“More specifically, for Haskell’s benefit, I think he could learn from Toussaint something about creating characters whose extreme eccentricities do not completely overwhelm their believability as people.”

        Actually, what I’m saying is that it’s Haskell intention both “to occupy at all times throughout the text a kind of self-reflexive space” and to “[pass] through narrative conventions, poking and prodding them, occupying them, and then standing outside of them.” And I did think that he toyed with those conventions and used those “’dramatic’ moments to do so.” Our difference is that I was sympathetic to it, and you found yourself wavering.

        And yes, I think I can say that there are some texts out there that are, for me, perfect and “inarguably” successful. It’s nice when they come along from time to time.

        1. Yeah, I can see where you might have thought that. It was probably because I’d literally just put the book down that I didn’t think to provide context for my observation–the fact that the entire book is about the malleable nature of identity was so large in my mind I took it for granted.

          Anyway, I wavered, yes. I don’t think he quite pulled it off.

          Have you read his other work? His first book–I Am Not Jackson Pollock–is about similar issues of identity and change (all with continual reference to “golden age” hollywood cinema), though it’s more implicit. I found the stories quite affecting.

          1. I loved I Am Not Jackson Pollock. The story about the characters in Psycho is great. And the one about Topsy, the elephant. Laika, the dog in space. Glenn Gould.

            Do you think that Haskell was more successful with the shorts? I’d imagine it was a great challenge for Haskell to sustain his particular mood and his approach toward dealing with the “issues of identity and change” across the length of the novel. Which makes me think I should go read his other novel American Purgatorio now.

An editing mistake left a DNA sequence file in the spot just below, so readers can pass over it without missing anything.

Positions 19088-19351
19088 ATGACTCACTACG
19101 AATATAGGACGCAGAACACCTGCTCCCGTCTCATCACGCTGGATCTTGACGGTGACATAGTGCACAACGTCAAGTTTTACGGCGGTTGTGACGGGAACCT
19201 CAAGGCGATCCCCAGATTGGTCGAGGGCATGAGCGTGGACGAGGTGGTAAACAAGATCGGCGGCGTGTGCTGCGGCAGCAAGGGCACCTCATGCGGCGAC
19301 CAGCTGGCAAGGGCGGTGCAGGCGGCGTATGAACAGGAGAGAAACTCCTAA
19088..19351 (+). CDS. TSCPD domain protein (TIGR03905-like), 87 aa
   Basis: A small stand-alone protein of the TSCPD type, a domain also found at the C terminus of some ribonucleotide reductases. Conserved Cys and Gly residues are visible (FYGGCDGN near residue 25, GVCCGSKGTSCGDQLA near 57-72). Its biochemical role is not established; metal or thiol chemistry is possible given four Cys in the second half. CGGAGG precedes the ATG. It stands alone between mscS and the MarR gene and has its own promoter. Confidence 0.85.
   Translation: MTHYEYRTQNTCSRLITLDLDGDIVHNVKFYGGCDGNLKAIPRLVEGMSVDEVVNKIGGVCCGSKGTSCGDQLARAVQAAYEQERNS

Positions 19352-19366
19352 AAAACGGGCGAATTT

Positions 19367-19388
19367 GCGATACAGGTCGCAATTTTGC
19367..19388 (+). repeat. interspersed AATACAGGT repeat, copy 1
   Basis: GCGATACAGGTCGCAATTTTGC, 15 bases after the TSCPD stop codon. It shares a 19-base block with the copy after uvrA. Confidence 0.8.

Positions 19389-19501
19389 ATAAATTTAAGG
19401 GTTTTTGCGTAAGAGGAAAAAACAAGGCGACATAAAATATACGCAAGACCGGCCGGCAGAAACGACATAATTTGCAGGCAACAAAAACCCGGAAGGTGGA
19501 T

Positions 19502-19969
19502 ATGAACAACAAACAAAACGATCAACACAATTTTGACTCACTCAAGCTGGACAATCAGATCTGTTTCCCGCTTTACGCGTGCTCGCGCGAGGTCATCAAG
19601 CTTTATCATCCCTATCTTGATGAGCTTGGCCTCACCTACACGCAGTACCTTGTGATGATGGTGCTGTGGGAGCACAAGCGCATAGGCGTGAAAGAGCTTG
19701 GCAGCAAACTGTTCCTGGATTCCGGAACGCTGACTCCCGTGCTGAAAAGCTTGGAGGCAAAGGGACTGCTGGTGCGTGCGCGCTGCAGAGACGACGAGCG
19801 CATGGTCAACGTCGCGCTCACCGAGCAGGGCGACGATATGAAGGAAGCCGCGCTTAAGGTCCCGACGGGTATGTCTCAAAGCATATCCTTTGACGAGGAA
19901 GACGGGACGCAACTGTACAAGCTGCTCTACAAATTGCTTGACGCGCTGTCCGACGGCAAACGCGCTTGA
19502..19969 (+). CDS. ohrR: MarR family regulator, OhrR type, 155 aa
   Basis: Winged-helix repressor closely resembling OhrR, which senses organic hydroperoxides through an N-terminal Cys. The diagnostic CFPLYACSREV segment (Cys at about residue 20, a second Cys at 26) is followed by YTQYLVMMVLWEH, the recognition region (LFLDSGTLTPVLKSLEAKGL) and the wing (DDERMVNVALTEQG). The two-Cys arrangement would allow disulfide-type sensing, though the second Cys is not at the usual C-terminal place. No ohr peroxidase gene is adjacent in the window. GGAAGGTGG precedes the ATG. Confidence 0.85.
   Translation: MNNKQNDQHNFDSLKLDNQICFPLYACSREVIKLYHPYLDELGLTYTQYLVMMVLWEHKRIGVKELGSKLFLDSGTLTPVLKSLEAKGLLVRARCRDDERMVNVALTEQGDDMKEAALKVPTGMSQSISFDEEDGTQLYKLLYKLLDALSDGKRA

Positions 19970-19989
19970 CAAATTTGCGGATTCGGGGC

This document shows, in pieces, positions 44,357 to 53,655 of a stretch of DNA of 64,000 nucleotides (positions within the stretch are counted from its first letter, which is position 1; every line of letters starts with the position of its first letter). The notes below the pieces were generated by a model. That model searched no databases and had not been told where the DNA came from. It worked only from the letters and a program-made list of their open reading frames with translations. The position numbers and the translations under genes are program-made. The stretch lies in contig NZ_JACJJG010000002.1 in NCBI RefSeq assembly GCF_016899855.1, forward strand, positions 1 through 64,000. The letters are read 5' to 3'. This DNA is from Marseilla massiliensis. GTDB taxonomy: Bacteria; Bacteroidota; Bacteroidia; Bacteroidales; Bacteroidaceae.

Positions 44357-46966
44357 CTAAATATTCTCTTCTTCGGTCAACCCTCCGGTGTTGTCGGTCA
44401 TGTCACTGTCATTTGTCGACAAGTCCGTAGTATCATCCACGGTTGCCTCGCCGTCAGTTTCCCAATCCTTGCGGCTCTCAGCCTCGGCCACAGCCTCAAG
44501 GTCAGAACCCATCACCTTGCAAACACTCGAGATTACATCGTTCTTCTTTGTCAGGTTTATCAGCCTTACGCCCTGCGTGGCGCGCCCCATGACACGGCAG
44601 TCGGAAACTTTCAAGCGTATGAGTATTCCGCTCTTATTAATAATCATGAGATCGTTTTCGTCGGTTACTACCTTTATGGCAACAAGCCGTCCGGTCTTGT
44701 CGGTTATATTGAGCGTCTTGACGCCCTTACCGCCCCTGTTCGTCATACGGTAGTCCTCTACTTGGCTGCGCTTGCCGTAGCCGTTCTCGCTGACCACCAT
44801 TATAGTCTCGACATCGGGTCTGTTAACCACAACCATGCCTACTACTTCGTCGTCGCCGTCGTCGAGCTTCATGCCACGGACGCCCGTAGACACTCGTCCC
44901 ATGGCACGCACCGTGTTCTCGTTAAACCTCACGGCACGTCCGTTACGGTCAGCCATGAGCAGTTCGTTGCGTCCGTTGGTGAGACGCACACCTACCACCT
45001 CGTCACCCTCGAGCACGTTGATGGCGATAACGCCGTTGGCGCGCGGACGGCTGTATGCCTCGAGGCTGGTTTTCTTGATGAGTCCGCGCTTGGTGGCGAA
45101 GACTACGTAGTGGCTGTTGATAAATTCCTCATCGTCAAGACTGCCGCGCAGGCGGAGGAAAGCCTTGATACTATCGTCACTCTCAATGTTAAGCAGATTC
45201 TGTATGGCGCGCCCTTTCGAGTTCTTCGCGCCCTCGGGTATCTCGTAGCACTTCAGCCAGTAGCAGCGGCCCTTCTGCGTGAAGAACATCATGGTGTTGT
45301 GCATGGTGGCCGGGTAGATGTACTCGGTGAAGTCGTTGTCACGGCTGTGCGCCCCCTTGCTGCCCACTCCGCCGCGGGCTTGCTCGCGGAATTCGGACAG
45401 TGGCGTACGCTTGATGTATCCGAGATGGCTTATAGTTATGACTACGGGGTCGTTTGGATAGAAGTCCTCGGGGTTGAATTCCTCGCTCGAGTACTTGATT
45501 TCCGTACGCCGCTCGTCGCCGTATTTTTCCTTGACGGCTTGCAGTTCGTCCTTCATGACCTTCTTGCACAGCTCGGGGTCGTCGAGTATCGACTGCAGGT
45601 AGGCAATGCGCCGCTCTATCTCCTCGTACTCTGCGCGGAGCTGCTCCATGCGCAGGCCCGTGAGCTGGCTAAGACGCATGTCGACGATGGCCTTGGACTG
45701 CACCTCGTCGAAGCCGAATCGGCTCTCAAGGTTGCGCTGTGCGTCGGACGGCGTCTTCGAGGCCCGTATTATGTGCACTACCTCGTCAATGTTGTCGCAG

I’m curious, too, about Jean-Philippe Toussaint. I’ll have to look him up. Thanks, Shya.

  2. i like this conversation, and i don’t think i’m ready to argue, but i feel like saying my piece nonetheless.

    i find haskell very interesting. i read the pollock book and out of my skin and i find myself thinking about both books quite often, but my take on them is pretty complicated.

    i’m fascinated by his program of blurring fiction and reality, but there are aspects of the project that i keep sticking on. in the pollock book it’s that the psychologies he describes seem impossibly simple, and in out of my skin the haskell character seems unnecessarily oblivious if not stupid, which is exacerbated by his naming the narrator after himself — it’s obvious he’s (the writer) not really oblivious or stupid.

    i keep thinking my objections might be an intended part of the project — that maybe haskell (the writer) is purposely reflecting elegant, if oversimplified and unlikely, psychologies onto what in real life (or in the case of the film-based stories in pollock, public domain) would be messy, complicated situations as a way of complicating this new-ish tendency among writers that ben marcus wrote about in that essay on him for the believer a long time ago.

    on the other hand, i might just be giving him too much credit.

    and i doubt i’m getting my point across anyway.

    i read toussaint’s the bathroom a long time ago, but only ever think of it when someone mentions his name. maybe i should give him another try.